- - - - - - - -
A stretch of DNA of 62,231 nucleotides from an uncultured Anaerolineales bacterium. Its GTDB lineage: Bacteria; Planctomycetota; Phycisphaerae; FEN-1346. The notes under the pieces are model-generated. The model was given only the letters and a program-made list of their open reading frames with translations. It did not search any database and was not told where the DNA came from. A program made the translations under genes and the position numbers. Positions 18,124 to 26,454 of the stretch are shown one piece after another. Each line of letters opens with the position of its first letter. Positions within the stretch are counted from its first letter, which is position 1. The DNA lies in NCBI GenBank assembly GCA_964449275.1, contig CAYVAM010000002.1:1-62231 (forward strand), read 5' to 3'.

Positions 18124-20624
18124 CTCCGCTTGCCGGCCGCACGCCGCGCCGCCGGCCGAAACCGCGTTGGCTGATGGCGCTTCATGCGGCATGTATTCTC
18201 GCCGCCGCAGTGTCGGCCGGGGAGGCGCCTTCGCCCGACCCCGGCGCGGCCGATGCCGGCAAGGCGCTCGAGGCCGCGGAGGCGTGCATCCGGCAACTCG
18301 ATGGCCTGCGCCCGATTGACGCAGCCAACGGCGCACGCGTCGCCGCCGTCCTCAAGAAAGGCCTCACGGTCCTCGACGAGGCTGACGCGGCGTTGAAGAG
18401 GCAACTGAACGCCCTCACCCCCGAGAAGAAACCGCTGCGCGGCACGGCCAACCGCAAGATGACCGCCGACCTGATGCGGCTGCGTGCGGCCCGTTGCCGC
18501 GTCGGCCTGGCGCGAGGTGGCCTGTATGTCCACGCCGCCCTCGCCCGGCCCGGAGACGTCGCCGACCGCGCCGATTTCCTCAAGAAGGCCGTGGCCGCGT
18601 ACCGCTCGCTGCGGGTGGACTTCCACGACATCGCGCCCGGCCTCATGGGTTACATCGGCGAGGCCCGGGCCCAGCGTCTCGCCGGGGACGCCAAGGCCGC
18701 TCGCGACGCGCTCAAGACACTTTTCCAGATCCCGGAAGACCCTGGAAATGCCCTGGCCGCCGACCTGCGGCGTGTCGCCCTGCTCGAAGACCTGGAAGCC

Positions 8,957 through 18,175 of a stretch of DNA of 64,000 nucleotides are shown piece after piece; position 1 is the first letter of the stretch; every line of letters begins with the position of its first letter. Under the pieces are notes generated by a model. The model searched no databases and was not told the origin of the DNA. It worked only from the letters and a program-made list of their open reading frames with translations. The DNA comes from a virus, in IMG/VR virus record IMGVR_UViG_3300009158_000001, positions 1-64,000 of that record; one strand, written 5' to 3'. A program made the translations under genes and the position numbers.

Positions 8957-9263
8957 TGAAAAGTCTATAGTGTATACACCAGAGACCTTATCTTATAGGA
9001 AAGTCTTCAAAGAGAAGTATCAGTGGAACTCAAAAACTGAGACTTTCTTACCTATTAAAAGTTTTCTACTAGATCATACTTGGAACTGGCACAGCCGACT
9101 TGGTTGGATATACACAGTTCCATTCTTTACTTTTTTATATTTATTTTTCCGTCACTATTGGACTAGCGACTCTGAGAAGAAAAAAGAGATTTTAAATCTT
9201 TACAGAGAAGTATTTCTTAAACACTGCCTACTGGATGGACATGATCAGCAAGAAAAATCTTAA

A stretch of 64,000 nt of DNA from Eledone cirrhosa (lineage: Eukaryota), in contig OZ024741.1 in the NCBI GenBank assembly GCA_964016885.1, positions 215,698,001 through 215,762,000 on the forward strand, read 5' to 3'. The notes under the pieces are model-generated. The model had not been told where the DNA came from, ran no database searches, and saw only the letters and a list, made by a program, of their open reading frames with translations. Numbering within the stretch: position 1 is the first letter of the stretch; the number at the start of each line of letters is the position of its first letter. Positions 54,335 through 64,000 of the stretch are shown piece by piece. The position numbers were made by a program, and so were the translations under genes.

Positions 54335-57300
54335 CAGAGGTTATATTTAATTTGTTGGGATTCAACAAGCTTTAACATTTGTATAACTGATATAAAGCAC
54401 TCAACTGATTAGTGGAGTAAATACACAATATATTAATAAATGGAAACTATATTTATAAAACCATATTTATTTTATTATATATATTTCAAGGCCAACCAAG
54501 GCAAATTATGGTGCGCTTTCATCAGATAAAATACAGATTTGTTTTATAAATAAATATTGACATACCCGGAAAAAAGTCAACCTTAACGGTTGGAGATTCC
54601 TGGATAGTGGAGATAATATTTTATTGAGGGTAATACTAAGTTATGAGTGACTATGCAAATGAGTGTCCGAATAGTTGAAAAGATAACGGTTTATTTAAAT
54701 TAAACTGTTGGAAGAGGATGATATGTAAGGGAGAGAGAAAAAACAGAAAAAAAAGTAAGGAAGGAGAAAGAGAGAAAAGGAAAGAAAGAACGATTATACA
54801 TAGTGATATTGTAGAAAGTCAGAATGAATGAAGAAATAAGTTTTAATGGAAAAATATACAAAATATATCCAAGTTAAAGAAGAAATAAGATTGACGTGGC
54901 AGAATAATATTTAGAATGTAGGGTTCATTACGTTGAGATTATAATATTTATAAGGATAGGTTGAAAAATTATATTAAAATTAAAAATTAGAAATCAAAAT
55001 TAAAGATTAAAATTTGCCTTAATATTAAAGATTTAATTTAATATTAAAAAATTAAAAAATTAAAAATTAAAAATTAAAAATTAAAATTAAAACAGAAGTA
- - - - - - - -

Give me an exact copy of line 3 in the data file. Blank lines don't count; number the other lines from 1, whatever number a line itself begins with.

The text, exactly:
18124 CTCCGCTTGCCGGCCGCACGCCGCGCCGCCGGCCGAAACCGCGTTGGCTGATGGCGCTTCATGCGGCATGTATTCTC